GREENFIELD — A Greenfield woman searched the Internet for what to do when someone is overdosing but never called 911 while her friend lay, dying, beside her, police say.

Anna Southgate, 19, of Greenfield, is charged with reckless homicide after providing the 16-year-old boy with the hit of heroin that took his life, according to court documents.

Southgate was being held in the Hancock County Jail without bond at press time, having been previously arrested on an unrelated charge.

Investigators say she is responsible for the death of Jacob Root, a Greenfield-Central High School student who overdosed on heroin in early January at Southgate’s home, 933 Gondola Run in Greenfield.

Story continues below gallery

Jacob was found unresponsive there midday Jan. 3 after Southgate’s father called 911 and told dispatchers the boy had been found not breathing. Despite efforts by local paramedics to revive the boy, he never regained consciousness and was pronounced dead at the scene, officials said.

Southgate admitted she gave Jacob the drugs that killed him, saying she knew he was “too high,” and she “kept him awake because she was afraid for him and didn’t want him to die,” according to court documents.

Southgate should have recognized her friend was in danger, police said. She said she’s watched two other people overdose on heroin, leading investigators to conclude “Anna knew (Jacob) was ‘too high’ and still never called 911,” charging documents allege.

Early that morning, the pair made plans via Snapchat to get together and take the drugs, Southgate told police, charging documents state.

She told investigators she filled two syringes with heroin — one for her and one for him — around 4 a.m., court documents state.

Then, she taught Jacob how to inject the drug; he’d snorted heroin before but never used a needle to shoot up, she said, according to police documents. So, she filled the syringe and then demonstrated how to insert it into a vein on the top of his hand, she said, court documents state.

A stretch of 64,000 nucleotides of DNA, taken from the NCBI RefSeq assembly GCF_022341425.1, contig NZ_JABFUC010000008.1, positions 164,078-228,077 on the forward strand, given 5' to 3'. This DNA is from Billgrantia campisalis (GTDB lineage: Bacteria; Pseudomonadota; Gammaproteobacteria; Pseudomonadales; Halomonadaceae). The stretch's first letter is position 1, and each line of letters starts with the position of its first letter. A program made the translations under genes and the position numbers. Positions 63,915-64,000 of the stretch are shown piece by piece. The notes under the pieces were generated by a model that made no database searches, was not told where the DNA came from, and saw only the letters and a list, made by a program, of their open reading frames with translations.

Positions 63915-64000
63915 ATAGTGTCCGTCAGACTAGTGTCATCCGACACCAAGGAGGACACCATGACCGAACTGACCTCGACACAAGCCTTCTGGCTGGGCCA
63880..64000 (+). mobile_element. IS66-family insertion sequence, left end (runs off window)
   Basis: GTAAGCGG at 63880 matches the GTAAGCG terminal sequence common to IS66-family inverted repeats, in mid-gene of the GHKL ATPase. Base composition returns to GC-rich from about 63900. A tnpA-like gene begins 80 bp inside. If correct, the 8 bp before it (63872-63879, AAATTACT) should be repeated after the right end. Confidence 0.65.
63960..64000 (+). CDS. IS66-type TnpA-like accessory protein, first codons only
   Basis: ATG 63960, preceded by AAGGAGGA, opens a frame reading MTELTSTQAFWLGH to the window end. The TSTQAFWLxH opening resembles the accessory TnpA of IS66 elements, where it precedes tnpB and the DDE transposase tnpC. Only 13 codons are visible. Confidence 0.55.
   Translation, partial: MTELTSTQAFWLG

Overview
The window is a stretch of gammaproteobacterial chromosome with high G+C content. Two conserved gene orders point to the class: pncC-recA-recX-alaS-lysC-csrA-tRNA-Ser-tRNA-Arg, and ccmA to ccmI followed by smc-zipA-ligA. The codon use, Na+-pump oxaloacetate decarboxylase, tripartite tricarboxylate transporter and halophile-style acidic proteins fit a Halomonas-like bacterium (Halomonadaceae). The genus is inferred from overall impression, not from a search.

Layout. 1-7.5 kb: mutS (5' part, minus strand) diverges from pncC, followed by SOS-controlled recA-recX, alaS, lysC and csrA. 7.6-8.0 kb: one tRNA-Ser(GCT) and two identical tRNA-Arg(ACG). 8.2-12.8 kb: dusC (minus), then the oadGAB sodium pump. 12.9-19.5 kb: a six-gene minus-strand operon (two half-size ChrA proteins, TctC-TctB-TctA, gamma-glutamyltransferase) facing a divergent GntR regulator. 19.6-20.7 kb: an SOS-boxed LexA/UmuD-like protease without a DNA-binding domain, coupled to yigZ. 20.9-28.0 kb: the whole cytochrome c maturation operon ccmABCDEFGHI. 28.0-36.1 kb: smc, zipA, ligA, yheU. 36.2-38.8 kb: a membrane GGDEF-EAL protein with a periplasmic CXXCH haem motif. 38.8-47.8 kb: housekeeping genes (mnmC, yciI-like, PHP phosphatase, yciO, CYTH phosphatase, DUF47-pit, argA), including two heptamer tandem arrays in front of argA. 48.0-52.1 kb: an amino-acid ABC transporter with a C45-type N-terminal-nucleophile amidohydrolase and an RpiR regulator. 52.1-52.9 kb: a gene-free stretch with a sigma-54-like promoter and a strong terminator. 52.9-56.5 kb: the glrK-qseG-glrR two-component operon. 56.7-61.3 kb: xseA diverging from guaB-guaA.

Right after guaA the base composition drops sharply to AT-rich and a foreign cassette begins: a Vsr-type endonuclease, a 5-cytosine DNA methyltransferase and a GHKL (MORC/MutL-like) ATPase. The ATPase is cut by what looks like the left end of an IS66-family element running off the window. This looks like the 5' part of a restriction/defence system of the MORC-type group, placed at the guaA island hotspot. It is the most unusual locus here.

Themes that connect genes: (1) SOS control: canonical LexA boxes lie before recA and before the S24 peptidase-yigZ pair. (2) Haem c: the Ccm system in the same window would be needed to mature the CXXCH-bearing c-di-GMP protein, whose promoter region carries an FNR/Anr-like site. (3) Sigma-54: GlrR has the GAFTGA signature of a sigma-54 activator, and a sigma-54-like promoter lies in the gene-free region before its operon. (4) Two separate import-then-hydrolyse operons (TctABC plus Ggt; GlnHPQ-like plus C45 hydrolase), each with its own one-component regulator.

She told detectives the amount “didn’t even look like it was a lot,” and Jacob “was a bigger guy, and she thought he could handle it,” police reports state.

Officials discovered two punctures marks on Jacob’s hand during an autopsy after his death that were consistent with the injection marks Southgate described, court documents state.

Toxicology reports showed Jacob had a lethal dose of Fentanyl– a synthetic opioid-based painkiller that is more than 50 times more potent than morphine — in his system, along with other opiates, when he died, according to court documents.

Officers say a search of Southgate’s phone as part of their investigation proves she knew her friend was in distress; a series of Google searches from the night Jacob died included “what to do if your friend has overdosed,” “how to intervene during an overdose” and “the dying process,” court documents state.

Most of the searches were in present tense, police noted in their reports, suggesting Jacob was still alive, that Southgate knew her friend was in trouble but chose not to call police, officials said.

“Anna was searching these terms as (the victim) was dying due to the narcotics she provided. Anna looked these searches up instead of calling 911. Some of these searches directed her to seek medical attention. Anna, still knowing this, chose not to seek attention for (the victim),” court documents state.

Southgate’s story about what happened before Jacob’s death changed several times as she was interviewed by police.

She originally told detectives it was Jacob who brought the heroin into her home and insisted they inject it, court documents state. Later, she admitted she bought the drugs from a dealer in Indianapolis, court documents state. She told officers she’d lied at first “because she didn’t want to look bad to the police,” records state.

When first-responders arrived, they noticed red foam coming from Jacob’s mouth. Southgate said Jacob had been complaining of a sore throat and used a red cough-suppressant spray early that morning. Officers searched her bedroom, but no spray was ever located, court documents state.

Southgate told police she’d seen two others overdose in her lifetime, and “it is very scary to witness,” court documents state. After they’d used the drugs, she started notice the same traits in Jacob, she told police.

He was “too high,” very pale and “talking in gibberish and not making sense to her,” she said, court documents state.

Still, she never called 911, police officers said.

Investigators interviewed Jacob’s mother after his death, and she insisted her son never would have injected himself with heroin because he was “terrified of needles,” court documents state.

Southgate was being held in the Hancock County Jail on an unrelated drug-possession case when the new set of charges was filed against her Wednesday afternoon. She is expected to appear in court on the new charges later this week. The hearing date and time had not been set a press time.

Southgate faces: one Level 4 felony count of dealing a narcotic drug to a minor; one Level 5 felony count of reckless homicide; one Level 6 felony count of possession of a syringe; and one Class C misdemeanor of possession of paraphernalia.

Author photo
Caitlin VanOverberghe is a reporter at the Greenfield Daily Reporter. She can be reached at 317-477-3237 or